There's symbolic power in heads rolling when an organisations does wrong. But cultural change is more complicated than that.
Frydenberg and Porter said ASIC’s increased enforcement activity was expected to lead to “more prosecutions by the CDPP and more civil
corporate misconduct cases before the Federal Court.”
Banks have viewed their codes of conduct as non-binding statements of comfort. They need to enforce them under pain of legal penalty.
We rightly expect trustees of superannuation funds to do their jobs. Much stronger behavioural controls and civil penalties are needed to ensure they do.
Women in investment management face sexist treatment and no accommodation of parenting responsibilities. That's bad news for a sector critical to all Australians’ economic security.
Shorten's extra royal commission hearings and legislating the GST carve-up.
Getting better behaved banks isn't difficult. Here are three places to start.
In his three volume 1,000 page interim report Commissioner Hayne has built an irrefutable case for root and branch reform.
How can our major institutions, particularly from the banking and finance sector retain their corporate legitimacy? What role should their boards be playing?
Royal Commissioner Kenneth Hayne is arguing for less and clearer law, and tougher corporate cops.
The banks get most of the blame in Commissioner Hayne's explosive report, but there's some for us as well.
Rather than introducing still more laws to regulate banks there is a case for stripping down the ones we have got to make their aims crystal clear, Commissioner Hayne says in his interim report.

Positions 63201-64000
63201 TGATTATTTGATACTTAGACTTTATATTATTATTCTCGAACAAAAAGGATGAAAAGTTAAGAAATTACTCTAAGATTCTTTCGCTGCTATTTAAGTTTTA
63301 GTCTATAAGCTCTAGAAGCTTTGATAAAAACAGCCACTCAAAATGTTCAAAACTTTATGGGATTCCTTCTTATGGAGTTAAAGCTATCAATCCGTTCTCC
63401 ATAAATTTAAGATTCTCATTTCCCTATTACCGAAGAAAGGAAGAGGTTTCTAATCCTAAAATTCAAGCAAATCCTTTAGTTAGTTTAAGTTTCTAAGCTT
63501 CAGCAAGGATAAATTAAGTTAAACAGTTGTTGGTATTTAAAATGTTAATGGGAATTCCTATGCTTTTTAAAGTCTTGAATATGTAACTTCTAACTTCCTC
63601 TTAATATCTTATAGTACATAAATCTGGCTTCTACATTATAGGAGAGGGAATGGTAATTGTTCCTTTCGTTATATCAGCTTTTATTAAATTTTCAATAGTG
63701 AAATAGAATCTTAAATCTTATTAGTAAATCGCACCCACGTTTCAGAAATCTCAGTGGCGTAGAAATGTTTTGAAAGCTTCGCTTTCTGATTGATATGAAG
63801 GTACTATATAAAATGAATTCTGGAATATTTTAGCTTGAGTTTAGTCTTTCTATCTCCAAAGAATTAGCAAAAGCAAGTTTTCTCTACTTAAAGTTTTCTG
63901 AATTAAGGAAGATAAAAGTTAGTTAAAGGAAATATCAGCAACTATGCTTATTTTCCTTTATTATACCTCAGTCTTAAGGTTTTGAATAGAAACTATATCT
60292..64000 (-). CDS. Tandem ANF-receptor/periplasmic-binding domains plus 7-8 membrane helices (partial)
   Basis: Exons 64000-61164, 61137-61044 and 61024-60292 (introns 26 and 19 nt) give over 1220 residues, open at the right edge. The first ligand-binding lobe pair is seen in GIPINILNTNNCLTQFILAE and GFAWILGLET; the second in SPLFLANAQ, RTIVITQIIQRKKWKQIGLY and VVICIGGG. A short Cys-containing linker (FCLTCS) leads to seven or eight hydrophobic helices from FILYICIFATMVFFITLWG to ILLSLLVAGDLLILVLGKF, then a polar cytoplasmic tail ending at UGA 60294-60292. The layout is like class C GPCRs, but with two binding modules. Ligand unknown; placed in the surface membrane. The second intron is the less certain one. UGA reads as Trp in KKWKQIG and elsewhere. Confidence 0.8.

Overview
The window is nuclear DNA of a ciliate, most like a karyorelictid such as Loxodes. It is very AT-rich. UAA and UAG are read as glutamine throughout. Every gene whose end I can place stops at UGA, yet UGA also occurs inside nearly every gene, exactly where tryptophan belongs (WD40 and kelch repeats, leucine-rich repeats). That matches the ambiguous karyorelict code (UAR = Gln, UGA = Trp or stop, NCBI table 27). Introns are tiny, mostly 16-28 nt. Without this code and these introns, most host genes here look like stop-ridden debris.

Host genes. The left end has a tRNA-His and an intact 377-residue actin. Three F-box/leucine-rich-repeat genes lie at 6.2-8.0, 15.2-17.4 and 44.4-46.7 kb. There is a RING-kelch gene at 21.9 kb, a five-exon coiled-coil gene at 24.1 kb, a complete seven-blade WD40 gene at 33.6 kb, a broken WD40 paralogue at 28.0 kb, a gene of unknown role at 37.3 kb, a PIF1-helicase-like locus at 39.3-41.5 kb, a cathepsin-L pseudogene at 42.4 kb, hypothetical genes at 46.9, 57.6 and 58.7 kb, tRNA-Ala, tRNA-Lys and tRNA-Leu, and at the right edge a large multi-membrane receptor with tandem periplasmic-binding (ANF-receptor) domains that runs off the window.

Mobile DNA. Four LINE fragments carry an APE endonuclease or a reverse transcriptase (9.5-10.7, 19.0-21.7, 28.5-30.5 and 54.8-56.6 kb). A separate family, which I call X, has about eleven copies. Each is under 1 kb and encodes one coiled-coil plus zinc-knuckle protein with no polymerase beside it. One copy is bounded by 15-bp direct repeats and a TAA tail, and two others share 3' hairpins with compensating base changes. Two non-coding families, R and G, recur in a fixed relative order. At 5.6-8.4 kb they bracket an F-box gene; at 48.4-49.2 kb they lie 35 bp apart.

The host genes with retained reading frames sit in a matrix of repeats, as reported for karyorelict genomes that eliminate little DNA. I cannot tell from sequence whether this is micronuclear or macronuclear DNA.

The banking royal commission's most enduring legacy might be the cancer of too much caution throughout the financial services sector.
Flaws in the ABC Act set up conflict and allow the government to pressure it.
It is a furphy that regulation for good corporate culture is impossible. It is done in the Netherlands and it is already under way in Australia, albeit in an unacknowledged, and limited, form.
If ASIC succeeds in its action against two subsidiaries of the National Australia Bank, the rest of the industry will be put on notice.
Dud insurance is the tip of the iceberg.
Parallels in the historical trajectory of AMP and IOOF are striking. Both were founded in the 1840s. Both demutualised, and now both find themselves centre stage at the banking royal commission.
The financial services industry is in need of a new paradigm to rediscover what finance is for – to improve the financial and economic well-being of society.
Putting regulators inside corporations isn't new, and the US experience highlights risks of regulatory capture, but the move could make a difference if ASIC is shifting to more robust enforcement.